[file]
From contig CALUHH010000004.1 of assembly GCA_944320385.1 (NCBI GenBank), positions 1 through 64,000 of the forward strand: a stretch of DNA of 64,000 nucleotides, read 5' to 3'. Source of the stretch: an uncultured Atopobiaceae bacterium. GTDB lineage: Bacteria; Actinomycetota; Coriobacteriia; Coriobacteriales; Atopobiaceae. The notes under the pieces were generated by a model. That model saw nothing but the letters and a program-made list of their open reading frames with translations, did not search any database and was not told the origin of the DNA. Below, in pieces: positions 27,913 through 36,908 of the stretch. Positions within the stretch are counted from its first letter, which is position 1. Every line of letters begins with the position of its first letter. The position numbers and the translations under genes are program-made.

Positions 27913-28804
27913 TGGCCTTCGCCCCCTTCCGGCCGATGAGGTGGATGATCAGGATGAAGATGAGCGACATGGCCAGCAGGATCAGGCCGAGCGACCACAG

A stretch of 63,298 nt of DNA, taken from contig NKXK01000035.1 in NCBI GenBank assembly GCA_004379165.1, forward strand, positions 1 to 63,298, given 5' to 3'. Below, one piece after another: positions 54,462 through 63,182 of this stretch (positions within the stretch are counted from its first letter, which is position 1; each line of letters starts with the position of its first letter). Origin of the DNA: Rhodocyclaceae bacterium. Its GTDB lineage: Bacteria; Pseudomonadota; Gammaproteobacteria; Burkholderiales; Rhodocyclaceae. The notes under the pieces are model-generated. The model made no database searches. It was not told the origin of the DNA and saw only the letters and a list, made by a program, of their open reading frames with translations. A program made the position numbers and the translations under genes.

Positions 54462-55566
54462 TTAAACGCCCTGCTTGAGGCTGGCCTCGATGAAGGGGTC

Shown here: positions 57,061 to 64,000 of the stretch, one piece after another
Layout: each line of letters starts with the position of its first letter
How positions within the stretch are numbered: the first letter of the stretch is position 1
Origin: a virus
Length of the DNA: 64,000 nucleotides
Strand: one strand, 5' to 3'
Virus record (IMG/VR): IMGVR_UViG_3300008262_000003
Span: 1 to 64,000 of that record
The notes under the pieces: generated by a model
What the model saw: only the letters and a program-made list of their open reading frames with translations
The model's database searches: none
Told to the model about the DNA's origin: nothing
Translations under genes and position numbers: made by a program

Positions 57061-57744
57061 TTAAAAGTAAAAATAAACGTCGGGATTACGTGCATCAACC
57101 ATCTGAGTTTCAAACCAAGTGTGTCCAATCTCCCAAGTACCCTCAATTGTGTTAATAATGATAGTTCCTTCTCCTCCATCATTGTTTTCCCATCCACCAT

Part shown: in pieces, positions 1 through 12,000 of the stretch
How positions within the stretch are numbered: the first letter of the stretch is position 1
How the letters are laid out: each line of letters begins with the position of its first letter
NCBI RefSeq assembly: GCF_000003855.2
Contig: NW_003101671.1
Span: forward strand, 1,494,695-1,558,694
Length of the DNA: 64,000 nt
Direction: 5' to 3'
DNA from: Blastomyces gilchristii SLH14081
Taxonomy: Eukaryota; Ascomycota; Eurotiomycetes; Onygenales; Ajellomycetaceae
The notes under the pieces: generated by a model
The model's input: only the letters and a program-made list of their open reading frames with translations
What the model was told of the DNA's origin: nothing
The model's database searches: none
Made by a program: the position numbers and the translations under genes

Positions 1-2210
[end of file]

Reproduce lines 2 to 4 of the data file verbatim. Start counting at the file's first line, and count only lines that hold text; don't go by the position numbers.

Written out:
Positions 27913-28804
27913 TGGCCTTCGCCCCCTTCCGGCCGATGAGGTGGATGATCAGGATGAAGATGAGCGACATGGCCAGCAGGATCAGGCCGAGCGACCACAG

A stretch of 63,298 nt of DNA, taken from contig NKXK01000035.1 in NCBI GenBank assembly GCA_004379165.1, forward strand, positions 1 to 63,298, given 5' to 3'. Below, one piece after another: positions 54,462 through 63,182 of this stretch (positions within the stretch are counted from its first letter, which is position 1; each line of letters starts with the position of its first letter). Origin of the DNA: Rhodocyclaceae bacterium. Its GTDB lineage: Bacteria; Pseudomonadota; Gammaproteobacteria; Burkholderiales; Rhodocyclaceae. The notes under the pieces are model-generated. The model made no database searches. It was not told the origin of the DNA and saw only the letters and a list, made by a program, of their open reading frames with translations. A program made the position numbers and the translations under genes.